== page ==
Rohini Devasher, Genetic Drift: Symbiont II—Cavum Oris Plantae (Mouth Plant), 2018, vinyl print, colored pencil, acrylic, charcoal, PanPastel, and dry pastel on wall. Photo: Anil Rane.

Rohini Devasher, Genetic Drift: Symbiont II—Cavum Oris Plantae (Mouth Plant), 2018, vinyl print, colored pencil, acrylic, charcoal, PanPastel, and dry pastel on wall. Photo: Anil Rane.

Rohini Devasher

Rohini Devasher, whose practice is rooted in evolutionary biology, embraces the speculative by making familiar things strange and exploring the possibilities that emerge from that. The speculative, she says, “allows many visions of the future, not bound by any form of linear progression.” The hybrid beings in her works blur the distinctions between natural and unnatural. At Devasher’s recent exhibition “Hopeful Monsters,” a strange landscape seemed to be forcing its way into the gallery through a breach in one of its walls. At once hypnotic and menacing, the site-specific wall work Genetic Drift: Symbiont II—Cavum Oris Plantae (Mouth Plant) (all works cited, 2018) comprised a composite image of carnivorous pitcher plants and other vegetal life entangled with snakes, sea pens, brittle stars, a shark, a chicken embryo, a frog, a grasshopper, a dung fly and even human heartstrings printed on vinyl. The print and the surrounding wall were further worked with acrylic, PanPastels, dry pastels, color pencil, charcoal, and glass markers; globs of white acrylic paint were dabbed onto the wall with tiny rolled-up bits of dry cloth to create a wrinkly texture, giving the appearance of lichens growing. These, along with drawings of other enigmatic life-forms that extended to pillars and other corners of the gallery, which were part of the same work, suggested contamination from an advancing mutant realm.

Using mirroring, layering, and agglomeration, Devasher conducts her explorations into taxonomy, morphology, and evolution with a focus on mutation. These techniques come together perfectly in her use of video feedback. By adjusting such variables as brightness, contrast, hue, focus, and camera angle, she has found it possible to generate “an amazing array of spatiotemporal patterns, mimicking those exhibited by physical, chemical and biological systems,” such as plant structures, cells, tree forms, and bacteria.

The work that lent its title to the exhibition, Hopeful Monsters, consisted of six videos displayed on screens set within wooden cabinets and a large print hanging on an adjacent wall. Each cabinet corresponds to a distinct taxonomic order of organisms, namely, Odonata (dragonflies), Lepidoptera (butterflies), Hymenoptera (wasps and bees), Diptera (flies), and Coleoptera (beetles). For each of the videos, Devasher superimposed layers of video feedback on public-domain images of insects, which appear to move, thanks to an animated flicker added by the artist. With subtle alterations in their color, structure, and wing pattern expressed through the video feedback, the creatures seem to undergo processes of growth and evolution much as in the natural world—like uncanny organisms within a strange speculative phylogenetic tree.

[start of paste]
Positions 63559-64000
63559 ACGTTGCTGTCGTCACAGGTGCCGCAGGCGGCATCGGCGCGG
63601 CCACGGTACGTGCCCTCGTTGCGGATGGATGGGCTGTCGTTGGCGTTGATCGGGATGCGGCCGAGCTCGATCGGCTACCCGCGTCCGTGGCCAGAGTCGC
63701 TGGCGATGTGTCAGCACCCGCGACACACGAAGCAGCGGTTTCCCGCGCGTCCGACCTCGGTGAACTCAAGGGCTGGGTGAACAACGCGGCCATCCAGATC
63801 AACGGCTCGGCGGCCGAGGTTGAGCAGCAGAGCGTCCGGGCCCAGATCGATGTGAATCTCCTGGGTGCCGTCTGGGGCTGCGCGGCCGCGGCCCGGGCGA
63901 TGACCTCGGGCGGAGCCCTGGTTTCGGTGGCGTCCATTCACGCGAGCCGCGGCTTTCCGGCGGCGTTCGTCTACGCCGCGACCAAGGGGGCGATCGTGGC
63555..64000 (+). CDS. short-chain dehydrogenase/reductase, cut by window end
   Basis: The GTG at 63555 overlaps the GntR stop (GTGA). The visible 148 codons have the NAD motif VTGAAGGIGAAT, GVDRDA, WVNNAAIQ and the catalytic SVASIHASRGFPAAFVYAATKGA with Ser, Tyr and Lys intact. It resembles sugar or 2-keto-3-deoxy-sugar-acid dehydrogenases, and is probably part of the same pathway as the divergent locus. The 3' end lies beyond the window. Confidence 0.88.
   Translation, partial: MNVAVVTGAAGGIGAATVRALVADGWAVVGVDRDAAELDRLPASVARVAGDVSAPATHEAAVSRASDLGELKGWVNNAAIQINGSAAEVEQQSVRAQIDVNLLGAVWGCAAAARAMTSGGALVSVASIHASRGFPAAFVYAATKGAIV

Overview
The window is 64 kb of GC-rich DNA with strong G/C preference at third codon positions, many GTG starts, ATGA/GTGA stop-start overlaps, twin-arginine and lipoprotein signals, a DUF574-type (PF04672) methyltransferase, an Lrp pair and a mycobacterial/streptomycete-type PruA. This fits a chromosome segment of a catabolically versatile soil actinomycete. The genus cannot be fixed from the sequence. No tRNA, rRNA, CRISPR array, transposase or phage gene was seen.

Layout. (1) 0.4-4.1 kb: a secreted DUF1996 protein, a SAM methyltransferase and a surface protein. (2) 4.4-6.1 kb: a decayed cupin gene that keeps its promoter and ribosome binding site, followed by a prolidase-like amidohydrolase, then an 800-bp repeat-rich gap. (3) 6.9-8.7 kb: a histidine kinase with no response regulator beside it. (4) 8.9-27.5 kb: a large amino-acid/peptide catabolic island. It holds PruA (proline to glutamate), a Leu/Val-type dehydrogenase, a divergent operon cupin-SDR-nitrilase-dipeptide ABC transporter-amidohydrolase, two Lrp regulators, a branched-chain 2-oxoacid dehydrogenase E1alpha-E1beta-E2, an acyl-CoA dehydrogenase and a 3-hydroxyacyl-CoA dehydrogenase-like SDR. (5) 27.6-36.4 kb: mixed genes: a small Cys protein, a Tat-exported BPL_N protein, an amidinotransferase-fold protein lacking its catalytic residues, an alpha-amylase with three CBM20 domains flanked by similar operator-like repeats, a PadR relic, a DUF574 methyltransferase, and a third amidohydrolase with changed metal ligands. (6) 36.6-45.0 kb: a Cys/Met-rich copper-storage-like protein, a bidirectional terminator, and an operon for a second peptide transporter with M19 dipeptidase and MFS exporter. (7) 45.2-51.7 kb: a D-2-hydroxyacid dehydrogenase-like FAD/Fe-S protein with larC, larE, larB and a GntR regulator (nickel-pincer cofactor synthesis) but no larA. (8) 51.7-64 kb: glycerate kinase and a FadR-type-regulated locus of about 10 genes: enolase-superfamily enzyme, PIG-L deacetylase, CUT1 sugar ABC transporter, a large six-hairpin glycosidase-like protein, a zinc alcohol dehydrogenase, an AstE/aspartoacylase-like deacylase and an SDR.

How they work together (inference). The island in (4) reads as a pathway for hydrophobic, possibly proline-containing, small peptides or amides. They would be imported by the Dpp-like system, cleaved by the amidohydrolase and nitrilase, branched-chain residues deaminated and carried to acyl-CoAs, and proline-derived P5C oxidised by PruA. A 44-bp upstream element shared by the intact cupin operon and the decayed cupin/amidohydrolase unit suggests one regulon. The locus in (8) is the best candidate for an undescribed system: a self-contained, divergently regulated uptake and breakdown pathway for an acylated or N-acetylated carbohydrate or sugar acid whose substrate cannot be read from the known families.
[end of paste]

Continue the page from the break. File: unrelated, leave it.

During a visit to the R. L. McGregor Herbarium at the University of Kansas, Lawrence, Devasher was shown one of the institution’s oldest collections of dried plant specimens: the Herbarium and Plant Description (1893). The entries in this compendium consisted of a page with written descriptions and drawings followed by the plant specimen pressed between pages, such that it left its impression on the facing page. This mirroring brought the book into direct conversation with the artist’s own work. “I was also struck by how this mirroring made the pages more than the specimen and its impression; they took on a strange ‘otherness’ which is hard to describe,” she says. The recent exhibition included eleven of the twelve components from the artist’s The Atlas Phaenogamia or The Atlas of Mimetic Flowering Plants. For this piece, the artist photographed the herbarium’s pages, modified these images digitally, and then, once the pages were printed, altered the images further with pencil and acrylic before presenting them as framed diptychs. The botanical specimens seem to be mimicking animal species such as a snake, a butterfly, a cicada, a bee, a spider, and a frog. Devasher urges us to rethink our frames of reference when trying to understand the world, to acknowledge ecology’s weirdness if we wish to gain any “real awareness of what is happening.”

Roshan Kumar Mogali